Blog Post: March 1st, 2021
By Jason Horras, Doctor of Physical Therapy
It’s been said, “Offense wins games. Defense wins championships.” Regardless of your football philosophy, we want you defending the ultimate home territory, the territory of your body. There’s been a lot of talk about preventing the Covid-19 virus, but one area of prevention that hasn’t received much attention is strengthening our bodies to fight the coronavirus and others like it.
The CDC has informed the public that adults with certain underlying medical conditions such as obesity, Type 2 diabetes, cancer, and heart conditions, have an increased risk for severe illness from the Covid-19 virus. The good news is, regular physical activity reduces our risk of these conditions as well as reduces chances of depression, anxiety, dementia, and other chronic diseases.
Not only is exercise important in prevention of Covid-19, it’s important in recovery as well.
While most COVID-19 patients have short, self-limiting (~ 2 weeks) COVID-19 infections, a small but significant number experience symptoms for weeks or even months after contracting the virus. These issues include chronic fatigue, dyspnea (difficult or labored breathing), and chest pain, which lead to dramatic decreases in previously-held functional abilities. Exercise is a key component in addressing these symptoms and returning patients to full recovery.
To compound the issue, the pandemic has caused many people to decrease their activity level and to work from home with less-than-ideal work setups, both of which can decrease strength and increase pain in our joints and muscles.
So, what can we do about it? The U.S. Department of Health and Human Services recommends adults get at least 150 minutes of moderate-intensity exercise a week.
If only it were that simple, right? Most of us already know we need to exercise, but what we don’t know is where to start and what exercises are right for us. Often there is fear about the safety of exercising and how hard we can be pushed with lung conditions that can occur post-Covid. That’s where a physical therapist comes in.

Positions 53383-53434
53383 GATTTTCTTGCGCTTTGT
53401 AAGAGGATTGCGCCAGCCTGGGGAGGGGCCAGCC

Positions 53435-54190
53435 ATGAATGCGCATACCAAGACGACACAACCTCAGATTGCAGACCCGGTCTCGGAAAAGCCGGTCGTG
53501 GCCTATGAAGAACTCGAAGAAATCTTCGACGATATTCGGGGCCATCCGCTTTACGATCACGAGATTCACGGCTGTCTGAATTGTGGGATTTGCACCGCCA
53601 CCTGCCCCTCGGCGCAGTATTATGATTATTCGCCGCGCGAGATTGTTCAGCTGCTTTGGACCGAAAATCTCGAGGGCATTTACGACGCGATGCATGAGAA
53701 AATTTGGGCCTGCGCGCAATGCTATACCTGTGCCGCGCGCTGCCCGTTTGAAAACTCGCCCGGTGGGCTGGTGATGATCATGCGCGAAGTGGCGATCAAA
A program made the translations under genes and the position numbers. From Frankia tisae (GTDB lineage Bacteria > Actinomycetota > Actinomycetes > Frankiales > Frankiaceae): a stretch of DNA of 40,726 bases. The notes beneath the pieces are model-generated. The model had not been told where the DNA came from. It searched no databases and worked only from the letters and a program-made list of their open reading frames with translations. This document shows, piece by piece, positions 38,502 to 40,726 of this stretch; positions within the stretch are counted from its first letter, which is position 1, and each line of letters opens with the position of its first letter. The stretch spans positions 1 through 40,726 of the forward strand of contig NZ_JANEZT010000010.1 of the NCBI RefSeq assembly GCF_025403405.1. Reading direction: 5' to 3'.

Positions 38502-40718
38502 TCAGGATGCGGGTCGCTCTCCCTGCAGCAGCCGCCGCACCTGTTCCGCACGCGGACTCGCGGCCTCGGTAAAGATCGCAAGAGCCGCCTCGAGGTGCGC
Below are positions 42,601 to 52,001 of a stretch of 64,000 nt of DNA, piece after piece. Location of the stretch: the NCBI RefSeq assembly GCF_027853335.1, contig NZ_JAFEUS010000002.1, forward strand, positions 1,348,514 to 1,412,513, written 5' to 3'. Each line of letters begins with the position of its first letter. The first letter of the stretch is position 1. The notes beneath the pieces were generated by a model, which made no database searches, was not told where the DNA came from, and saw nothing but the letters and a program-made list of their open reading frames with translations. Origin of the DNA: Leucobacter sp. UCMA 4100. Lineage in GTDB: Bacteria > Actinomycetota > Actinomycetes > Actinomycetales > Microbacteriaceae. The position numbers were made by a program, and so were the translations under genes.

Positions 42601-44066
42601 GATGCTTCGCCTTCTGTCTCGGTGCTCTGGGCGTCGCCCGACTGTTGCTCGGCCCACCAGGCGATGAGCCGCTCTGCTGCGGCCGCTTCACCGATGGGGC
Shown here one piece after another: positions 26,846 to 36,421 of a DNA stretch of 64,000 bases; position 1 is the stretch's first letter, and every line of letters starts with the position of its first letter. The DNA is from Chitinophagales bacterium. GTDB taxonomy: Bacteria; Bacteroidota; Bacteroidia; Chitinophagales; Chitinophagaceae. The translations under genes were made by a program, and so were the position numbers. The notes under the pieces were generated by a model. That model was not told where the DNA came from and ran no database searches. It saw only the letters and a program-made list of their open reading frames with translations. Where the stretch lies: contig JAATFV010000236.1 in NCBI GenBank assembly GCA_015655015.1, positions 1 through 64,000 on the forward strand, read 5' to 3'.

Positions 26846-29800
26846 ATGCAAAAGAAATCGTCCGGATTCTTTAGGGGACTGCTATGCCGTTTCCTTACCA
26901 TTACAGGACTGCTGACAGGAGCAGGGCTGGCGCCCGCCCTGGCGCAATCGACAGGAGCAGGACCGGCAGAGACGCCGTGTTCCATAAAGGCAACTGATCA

Our physical therapists are cardiopulmonary experts, and if you’re experiencing long-term, post-covid symptoms, you can use your insurance benefits to be seen just the same as a condition like back or knee pain. You don’t need a referral from your doctor to come see us.
The cardiopulmonary system is the primary area attacked with severe Covid-19. This system includes your heart, blood vessels, and lungs which supply oxygen-rich blood to your muscles which then use the oxygen to produce energy for movement.
The virus attacks the lungs and respiratory system, sometimes resulting in significant damage. COVID-19 often leads to pneumonia and even acute respiratory distress syndrome (ARDS), a severe lung injury.
To help the cardiopulmonary system get stronger, we implement a gradual return-to-exercise program with a focus on light aerobic exercise (walking, biking, or similar) and specific breathing exercises. As we progress, we’ll add resistance training, balance retraining, and other functional based exercises which are key to getting back to pre-covid levels of health and function.
The entire time you will be monitored for appropriate oxygen saturation, heart rate, and perceived exertion levels, meaning you can safely maximize your recovery with an expert helping you along the way.
If you’re experiencing chronic fatigue, on-going shortness of breath, lasting chest pain, muscle pain, joint pain, or limited-range of motion, request an appointment at any of our 13 locations. We’ll take a look at what you have going on and let you know what you need to get on the road to full recovery. No referral is needed, and scheduling is very flexible.